The positive development is that the report finds that the combination of the new regulations and the Global NCAP's 'Safer Cars for India' project is raising consumer demand for key features such as airbags and acting as a strong catalyst for improved safety design by the automobile industry.
It finds that new vehicle models in the country that not only comply with the new standards but also achieve good scores — including a model that achieved four stars in Global NCAP tests that are more stringent. WHO says that the next challenge for India is to accelerate use of electronic stability control which is currently fitted in over 70 percent of new passenger cars worldwide but to less than 10 percent of new cars in India.
The report states that the variations in road traffic deaths are also reflected by the type of road user. Globally, pedestrians and cyclists accounted for 26 percent of all road traffic deaths, with the figure being as high as 44 percent in Africa and 36 percent in the Eastern Mediterranean. The motorcycle riders and passengers account for 28 percent of all road traffic deaths, but the proportion is higher in some regions, for instance 43 percent in south-east Asia and 36 percent in the Western Pacific.
Dr Ghebreyesus, said: "In the Sustainable Development Goals, world leaders have committed to halve the number of deaths from road crashes by 2020. This report shows that three years on, far too little progress has been made towards this goal. There is an urgent need to scale up evidence-based interventions and investment. Development is an opportunity for low- and middle-income countries to avoid the costly mistakes made in the past by high-income countries."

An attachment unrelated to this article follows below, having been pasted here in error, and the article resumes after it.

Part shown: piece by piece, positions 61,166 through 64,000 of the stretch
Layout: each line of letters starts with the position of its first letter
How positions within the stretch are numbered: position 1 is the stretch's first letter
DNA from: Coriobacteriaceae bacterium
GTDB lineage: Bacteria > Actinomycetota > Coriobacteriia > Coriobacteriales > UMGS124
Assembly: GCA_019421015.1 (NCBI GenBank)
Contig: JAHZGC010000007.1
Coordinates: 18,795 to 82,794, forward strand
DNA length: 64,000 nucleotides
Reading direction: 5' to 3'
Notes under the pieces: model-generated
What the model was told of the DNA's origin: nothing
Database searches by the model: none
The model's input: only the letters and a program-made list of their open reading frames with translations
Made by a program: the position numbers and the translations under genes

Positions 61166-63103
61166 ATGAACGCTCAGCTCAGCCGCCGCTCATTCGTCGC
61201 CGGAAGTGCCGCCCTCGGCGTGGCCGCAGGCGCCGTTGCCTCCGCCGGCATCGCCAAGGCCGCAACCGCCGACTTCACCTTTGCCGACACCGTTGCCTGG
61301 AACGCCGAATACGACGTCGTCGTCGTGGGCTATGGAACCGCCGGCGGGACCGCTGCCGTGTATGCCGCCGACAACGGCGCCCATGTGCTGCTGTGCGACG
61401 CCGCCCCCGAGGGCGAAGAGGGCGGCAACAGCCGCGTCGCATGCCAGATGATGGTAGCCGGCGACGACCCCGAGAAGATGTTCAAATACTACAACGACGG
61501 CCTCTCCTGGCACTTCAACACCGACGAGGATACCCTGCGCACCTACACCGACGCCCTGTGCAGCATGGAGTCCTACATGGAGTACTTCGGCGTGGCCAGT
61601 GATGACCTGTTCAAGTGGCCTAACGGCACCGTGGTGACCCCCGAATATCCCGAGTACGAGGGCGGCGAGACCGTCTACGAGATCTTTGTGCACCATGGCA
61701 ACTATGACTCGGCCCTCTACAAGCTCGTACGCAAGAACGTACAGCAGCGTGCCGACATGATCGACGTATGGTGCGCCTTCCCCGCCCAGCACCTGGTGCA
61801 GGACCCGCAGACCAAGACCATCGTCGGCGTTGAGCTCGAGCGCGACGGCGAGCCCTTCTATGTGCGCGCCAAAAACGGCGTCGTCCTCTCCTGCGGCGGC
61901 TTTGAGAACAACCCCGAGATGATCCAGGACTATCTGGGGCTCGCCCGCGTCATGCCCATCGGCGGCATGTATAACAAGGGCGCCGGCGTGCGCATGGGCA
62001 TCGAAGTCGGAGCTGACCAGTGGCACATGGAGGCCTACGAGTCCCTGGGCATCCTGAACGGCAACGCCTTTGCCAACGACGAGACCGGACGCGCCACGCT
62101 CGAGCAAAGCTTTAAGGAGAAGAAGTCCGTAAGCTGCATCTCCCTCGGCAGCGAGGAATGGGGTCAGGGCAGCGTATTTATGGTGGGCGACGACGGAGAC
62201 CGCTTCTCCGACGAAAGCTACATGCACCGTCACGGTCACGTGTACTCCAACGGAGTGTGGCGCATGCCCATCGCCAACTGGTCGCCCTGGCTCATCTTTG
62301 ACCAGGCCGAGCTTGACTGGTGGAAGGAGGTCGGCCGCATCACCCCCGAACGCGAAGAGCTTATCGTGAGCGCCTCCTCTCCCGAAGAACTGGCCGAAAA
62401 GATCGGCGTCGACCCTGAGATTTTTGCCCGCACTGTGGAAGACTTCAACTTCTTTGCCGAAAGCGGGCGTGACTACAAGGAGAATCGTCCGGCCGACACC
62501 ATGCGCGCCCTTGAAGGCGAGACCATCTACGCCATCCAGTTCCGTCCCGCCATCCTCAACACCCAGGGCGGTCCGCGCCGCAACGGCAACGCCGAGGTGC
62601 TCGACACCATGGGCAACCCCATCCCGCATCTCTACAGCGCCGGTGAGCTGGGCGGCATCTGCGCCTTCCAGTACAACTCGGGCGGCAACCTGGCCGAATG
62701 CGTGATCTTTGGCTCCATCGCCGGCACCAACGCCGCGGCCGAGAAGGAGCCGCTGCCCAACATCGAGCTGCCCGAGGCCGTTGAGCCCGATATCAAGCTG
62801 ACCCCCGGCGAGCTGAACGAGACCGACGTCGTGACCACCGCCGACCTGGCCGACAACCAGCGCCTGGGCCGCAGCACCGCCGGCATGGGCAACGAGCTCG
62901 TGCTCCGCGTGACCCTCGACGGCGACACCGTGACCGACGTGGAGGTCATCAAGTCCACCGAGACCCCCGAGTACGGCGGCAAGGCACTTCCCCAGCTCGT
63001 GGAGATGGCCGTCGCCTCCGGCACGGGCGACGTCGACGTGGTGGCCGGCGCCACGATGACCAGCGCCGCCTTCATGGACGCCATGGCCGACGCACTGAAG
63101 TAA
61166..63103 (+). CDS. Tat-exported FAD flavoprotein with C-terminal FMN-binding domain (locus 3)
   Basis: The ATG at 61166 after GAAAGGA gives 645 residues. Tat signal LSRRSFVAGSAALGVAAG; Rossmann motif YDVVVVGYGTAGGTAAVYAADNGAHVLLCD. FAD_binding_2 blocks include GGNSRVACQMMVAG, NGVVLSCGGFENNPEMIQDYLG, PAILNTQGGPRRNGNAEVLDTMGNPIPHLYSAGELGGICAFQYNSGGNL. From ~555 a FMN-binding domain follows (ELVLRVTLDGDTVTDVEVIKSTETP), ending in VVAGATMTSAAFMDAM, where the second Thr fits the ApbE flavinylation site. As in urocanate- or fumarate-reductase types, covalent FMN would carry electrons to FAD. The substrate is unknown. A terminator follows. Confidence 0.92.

Making the future safer
"We need to create cities and transport systems that reduce reliance on cars. We must apply the lessons we have learned about safe road design. With the right leadership and investment, countries can build in the safeguards and best practices to save lives. Experience shows that sustainable road safety must be planned and requires long-term investment and appropriate management capacity for effective delivery. International organisations, donors, public and the private sectors need to work together to make things happen, " added Dr Ghebreyesus.
The report said that the data presented shows that progress has been achieved in important areas such as legislation, vehicle standards and improving access to postcrash care. However, the progress has not occurred at a pace fast enough to compensate for the rising population and rapid motorisation of transport taking place in many parts of the world. At this rate, the Sustainable Development Goals (SDG) target 3.6 to halve road traffic deaths and injuries by 2020 will not be met without drastic action.
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ESCape to safety
Road accidents in India claimed 405 lives, injured 1,290 each day in 2017